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Author Topic: Print Viewer Question  (Read 915 times)
William Walker
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« on: April 15, 2014, 11:55:27 AM »
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Hi

I have the opportunity to buy a GTI PDV-2ED Desktop Print Viewer locally at a pretty good price as opposed to getting one from B&H (plus shipping etc. etc.)

I am sure I'm asking a dumb question, but here goes anyway!

Would I be right in thinking that it is ok to do all the proofing necessary making small prints and using a print viewer this size and then making the final print any size - obviously larger?

Thanks!
William
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Slobodan Blagojevic
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« Reply #1 on: April 15, 2014, 12:07:43 PM »
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Technically, objectively, as measured by instruments, you would be probably right. However, subjective perception of color, contrast and brightness tends to change with size.
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Slobodan

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David Sutton
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« Reply #2 on: April 17, 2014, 01:08:33 AM »
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Larger prints tend to look lighter than smaller prints. As Slobodan said, there may be other effects. John Paul Caponigro has a free (if you sign up) pdf on it here
Go to "Proofing" and look for "Compensate for scale".
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digitaldog
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« Reply #3 on: April 17, 2014, 09:42:58 AM »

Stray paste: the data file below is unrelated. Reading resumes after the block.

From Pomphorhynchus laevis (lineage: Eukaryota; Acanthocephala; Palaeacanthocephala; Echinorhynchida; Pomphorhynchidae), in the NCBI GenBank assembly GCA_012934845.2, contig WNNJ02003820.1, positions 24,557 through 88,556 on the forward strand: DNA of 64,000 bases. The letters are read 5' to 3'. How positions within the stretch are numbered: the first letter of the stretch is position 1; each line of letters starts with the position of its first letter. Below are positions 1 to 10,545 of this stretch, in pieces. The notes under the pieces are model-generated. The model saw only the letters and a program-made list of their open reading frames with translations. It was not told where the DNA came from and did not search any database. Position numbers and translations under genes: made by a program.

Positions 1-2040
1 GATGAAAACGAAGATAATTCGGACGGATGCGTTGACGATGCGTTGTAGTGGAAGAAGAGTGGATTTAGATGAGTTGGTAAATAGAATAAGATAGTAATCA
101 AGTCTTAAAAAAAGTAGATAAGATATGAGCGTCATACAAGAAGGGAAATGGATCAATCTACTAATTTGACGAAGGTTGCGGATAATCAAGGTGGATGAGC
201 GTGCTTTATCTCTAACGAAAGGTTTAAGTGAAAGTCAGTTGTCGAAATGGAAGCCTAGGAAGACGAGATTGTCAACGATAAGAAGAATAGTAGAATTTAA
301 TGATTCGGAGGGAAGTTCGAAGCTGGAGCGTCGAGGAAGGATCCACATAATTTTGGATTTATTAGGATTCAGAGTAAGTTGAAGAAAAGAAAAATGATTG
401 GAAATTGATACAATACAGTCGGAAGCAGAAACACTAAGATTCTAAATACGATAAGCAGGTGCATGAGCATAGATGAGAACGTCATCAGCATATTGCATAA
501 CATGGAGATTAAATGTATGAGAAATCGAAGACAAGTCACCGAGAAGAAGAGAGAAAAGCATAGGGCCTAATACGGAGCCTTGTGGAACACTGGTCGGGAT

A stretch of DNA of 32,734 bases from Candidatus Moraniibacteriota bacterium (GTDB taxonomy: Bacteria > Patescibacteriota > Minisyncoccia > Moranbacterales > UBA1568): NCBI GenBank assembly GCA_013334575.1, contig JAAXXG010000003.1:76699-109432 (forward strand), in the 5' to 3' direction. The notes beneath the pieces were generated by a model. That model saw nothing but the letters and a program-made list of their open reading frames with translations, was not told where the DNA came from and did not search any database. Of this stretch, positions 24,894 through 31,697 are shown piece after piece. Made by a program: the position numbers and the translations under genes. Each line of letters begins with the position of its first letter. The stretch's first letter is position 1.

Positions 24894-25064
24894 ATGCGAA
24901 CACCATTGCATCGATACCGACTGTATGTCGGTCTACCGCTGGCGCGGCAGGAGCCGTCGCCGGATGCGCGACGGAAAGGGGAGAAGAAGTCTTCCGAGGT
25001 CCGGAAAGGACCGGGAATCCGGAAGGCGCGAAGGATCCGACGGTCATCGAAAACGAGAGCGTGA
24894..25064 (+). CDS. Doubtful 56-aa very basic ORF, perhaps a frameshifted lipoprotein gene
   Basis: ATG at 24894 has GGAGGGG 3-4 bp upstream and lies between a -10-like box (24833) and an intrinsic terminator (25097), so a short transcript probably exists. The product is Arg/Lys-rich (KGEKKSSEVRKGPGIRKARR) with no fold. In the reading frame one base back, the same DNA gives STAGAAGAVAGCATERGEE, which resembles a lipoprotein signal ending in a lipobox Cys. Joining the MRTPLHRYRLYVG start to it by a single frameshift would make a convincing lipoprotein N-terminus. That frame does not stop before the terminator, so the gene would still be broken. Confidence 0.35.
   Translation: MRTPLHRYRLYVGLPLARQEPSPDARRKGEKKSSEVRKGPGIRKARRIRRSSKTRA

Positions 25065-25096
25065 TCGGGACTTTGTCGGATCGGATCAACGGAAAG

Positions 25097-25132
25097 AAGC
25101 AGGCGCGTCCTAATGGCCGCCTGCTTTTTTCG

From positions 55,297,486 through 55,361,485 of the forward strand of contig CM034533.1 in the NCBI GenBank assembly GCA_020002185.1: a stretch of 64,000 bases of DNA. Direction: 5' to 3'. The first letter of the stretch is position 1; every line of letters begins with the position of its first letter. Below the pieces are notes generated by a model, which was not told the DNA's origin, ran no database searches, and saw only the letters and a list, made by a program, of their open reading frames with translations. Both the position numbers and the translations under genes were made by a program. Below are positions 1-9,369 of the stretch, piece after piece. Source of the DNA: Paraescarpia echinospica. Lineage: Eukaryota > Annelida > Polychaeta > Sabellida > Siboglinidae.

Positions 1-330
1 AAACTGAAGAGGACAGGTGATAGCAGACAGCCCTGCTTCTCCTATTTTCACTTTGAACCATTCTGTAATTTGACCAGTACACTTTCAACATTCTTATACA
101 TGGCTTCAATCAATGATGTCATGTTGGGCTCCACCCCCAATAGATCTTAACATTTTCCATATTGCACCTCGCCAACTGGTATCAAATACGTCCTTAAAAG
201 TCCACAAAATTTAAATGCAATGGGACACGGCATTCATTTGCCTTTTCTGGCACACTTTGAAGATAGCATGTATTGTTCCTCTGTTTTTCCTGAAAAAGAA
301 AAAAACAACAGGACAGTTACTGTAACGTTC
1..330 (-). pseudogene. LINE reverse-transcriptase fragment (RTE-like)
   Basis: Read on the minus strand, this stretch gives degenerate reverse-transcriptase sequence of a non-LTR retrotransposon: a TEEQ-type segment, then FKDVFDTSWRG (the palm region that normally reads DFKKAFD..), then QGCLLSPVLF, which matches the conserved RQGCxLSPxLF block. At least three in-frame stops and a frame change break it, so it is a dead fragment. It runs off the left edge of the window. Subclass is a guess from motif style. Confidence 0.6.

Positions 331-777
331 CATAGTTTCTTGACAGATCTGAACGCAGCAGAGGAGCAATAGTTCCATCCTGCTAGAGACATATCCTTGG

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JP's piece is worth reading! That said, I'd have to ask if one makes that big print, the likelihood is it will be viewed in another environment from the booth used for proofing and your eyes will likely adapt to the illuminant. So the booth while not 100% is a good call because you want to ensure WYSIWYG which means some way to view a proof next to the display. That means some kind of booth that allows you to view the two side by side without light spill on the display. And of course, that booth's illuminant may be different than the display so once again, we play the adaptation game again. In the end, you want to know that what you see on the display and what comes off on a print, even at a smaller size is close. They will never match 100%.
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Andrew Rodney
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William Walker
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« Reply #4 on: April 17, 2014, 03:47:07 PM »
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Thank you Slobodan, David and Andrew!

I think the bare minimum benefit here is that even a small print viewer will provide a stable starting point which will then allow one to develop one's own compensations over time. Certainly JP's article will save a lot of that trial and error!

Thank you again - I have ordered the Viewer!

Regards
William
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